In the past couple years New York's Frank Mokros has certainly hit an enviable stride having released a critically acclaimed full length early in 2008, following it up with a brilliant remix album later that same year. Just over six moths have passed and already there's another new album, this time accompanied by a remix CD. The Things That Disappear When I Close My Eyes is a more-than-reasonably-priced two disc set - selling for less than you might buy a standard forty minute album at your local independent retailer - with over two hours and twenty minutes of amazing music that will command your rapt attention due to the sheer volume and complexity of the material.
You're probably thinking, "Well, big deal. So some dude quickly passes off another set and then has his friends rework the material to pad another disc?" Not exactly. The remix disc features three remixes done by Mokros himself and three more original tracks alongside mixes by notables such as Autoclav1.1, Pneumatic Detach, Lucidstatic and Flint Glass. What's most interesting is how well the source material lends itself to another creative mind's reinterpretation. If you're familiar with these invited artists you don't have to look at the case to figure out who's covering which song. The personalized stamp is clearly evident while the original music provides an important grounding which serves to elegantly tether each guest musician.
As for the first disc, the title track certainly sums up Totakeke's strengths well; rising and falling synth strains, gorgeous tones, subtly fluctuating pads and song evolution that holds a listener's attention even as the tracks stretch to the six minute mark and beyond. "The Things That Disappear When I Close My Eyes" is one of the more straightforward numbers offered in this collection but its shimmering beauty and hypnotic pulse are mesmerizing. If '08's eLekatota: The Other Side Of The Tracks seemed to embrace the sound experimentation of classic Future Sound Of London this time out Mokros has mastered the cocksure twiddling of The Orb impressively well. While not quite as easily translatable to the dancefloor as that seminal act's output this is music that will expand your mind as it compels you to move your body.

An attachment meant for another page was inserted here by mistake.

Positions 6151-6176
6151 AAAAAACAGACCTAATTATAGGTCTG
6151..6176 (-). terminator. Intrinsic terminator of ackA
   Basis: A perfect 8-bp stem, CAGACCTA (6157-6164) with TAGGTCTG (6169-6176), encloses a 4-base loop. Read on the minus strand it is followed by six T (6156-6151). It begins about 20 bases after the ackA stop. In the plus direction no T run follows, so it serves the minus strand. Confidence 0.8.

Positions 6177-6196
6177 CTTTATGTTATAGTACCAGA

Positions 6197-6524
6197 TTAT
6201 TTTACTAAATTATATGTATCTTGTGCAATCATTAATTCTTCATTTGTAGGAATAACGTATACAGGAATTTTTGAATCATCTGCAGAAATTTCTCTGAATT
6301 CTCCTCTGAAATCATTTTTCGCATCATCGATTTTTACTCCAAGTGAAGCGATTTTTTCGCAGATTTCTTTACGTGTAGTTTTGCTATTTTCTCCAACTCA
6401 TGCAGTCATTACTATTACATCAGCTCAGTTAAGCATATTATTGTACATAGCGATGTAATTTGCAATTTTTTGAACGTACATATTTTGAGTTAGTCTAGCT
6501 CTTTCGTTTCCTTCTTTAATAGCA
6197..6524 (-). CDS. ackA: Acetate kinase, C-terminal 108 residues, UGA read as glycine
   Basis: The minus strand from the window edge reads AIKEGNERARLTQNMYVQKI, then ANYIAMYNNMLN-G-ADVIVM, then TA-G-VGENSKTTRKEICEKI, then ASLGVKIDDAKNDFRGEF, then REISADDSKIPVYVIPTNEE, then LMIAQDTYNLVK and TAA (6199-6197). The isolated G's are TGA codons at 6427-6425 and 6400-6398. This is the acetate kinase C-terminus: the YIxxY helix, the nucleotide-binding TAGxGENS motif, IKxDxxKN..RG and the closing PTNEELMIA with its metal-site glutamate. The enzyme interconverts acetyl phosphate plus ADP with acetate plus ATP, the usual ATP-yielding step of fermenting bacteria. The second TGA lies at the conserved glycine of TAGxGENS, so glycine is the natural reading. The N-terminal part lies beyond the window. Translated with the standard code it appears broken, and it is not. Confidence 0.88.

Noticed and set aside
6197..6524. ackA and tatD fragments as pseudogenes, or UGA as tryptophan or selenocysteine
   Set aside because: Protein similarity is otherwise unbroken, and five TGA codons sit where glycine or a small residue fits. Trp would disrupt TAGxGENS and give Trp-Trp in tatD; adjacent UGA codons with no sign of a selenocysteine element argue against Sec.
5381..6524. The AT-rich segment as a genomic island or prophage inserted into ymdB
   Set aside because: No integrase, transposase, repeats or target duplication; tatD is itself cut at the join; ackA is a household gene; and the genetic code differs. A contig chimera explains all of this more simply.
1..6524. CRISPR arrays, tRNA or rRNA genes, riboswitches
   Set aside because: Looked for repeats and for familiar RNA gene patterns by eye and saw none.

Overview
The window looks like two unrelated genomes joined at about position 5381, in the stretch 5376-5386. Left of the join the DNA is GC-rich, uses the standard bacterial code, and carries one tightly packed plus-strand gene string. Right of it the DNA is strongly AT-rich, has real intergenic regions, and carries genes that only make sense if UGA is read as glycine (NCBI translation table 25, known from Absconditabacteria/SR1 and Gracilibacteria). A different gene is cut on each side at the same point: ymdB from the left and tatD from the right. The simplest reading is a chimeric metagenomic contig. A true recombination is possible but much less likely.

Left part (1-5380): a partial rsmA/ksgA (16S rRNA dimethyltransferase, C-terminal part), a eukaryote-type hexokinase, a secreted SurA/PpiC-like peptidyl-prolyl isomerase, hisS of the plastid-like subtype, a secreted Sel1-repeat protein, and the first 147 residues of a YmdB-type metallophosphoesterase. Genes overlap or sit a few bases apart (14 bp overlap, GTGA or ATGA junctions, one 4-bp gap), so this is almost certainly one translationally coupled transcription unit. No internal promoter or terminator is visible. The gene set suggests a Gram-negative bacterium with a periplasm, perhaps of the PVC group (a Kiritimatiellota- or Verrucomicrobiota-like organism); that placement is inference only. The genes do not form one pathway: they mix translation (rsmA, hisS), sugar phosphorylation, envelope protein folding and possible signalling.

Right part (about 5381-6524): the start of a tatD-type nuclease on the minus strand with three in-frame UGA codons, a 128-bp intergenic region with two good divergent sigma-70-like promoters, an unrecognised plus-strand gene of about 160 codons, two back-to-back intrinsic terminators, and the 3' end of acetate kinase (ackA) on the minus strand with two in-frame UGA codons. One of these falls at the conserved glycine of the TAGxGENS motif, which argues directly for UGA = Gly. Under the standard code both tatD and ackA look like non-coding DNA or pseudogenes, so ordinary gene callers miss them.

"Lost And Following" has a throbbing, downtempo cadence contrasted by bright electronics which hover peripherally over the top. As time goes on the lengthy track advances in an incredibly intriguing fashion, becoming a wildly varied piece featuring a constant theme that is continuously altered to the point of being nearly unrecognizable, particularly through the use of some scissoring distortion that might, for long time fans, call to mind the more obvious work of Mokros' Synth-Etik project. The ghost of Skinny Puppy haunts the opening moments of "Permanent Note" yet the way this song is rendered it comes across as sleeker and in posession of a surprising amount of depth. Manipulating sounds that make it seem as though a digital wind is tearing apart the noise only to have it reconfigure moments later takes patience, practice and precision - all of which Mokros displays handily with this effort.
As the CD ebbs onward an ominous mood takes hold. "Patient HM" illuminates a dark and vast void full of exploratory wonder and the potential for danger with every unpredictable piano tone, becoming more tense and insistent as it drives forward. "Memoria" has a fluttering, glitchy ambiance which gives way to a compelling rhythm and memorable theme. The broken beats and gorgeous synth play of "Where I Belong" speak to a growing number of fans who enjoy being led through these unpredictable soundscapes, caterwauling into atmospheres attached to sublime beats and a fresh attitude for which Industrial music has been clamoring for quite some time now.
Club kids might not "get it" but long time electronic fans and admirers of the more experimental sides of Industrial will find plenty to latch onto with this impressive set. The Things That Disappear When I Close My Eyes represents another solid winner for Mokros as well as for Tympanik Audio. And the Totakeke project certainly seems to have influenced his Synth-Etik output as well, judging from February's Waiting For The Rapture release. More composer than songwriter at this point anything with the man's name attached should elicit attention.
See also: Review: Forgotten On The Other Side Of The Tracks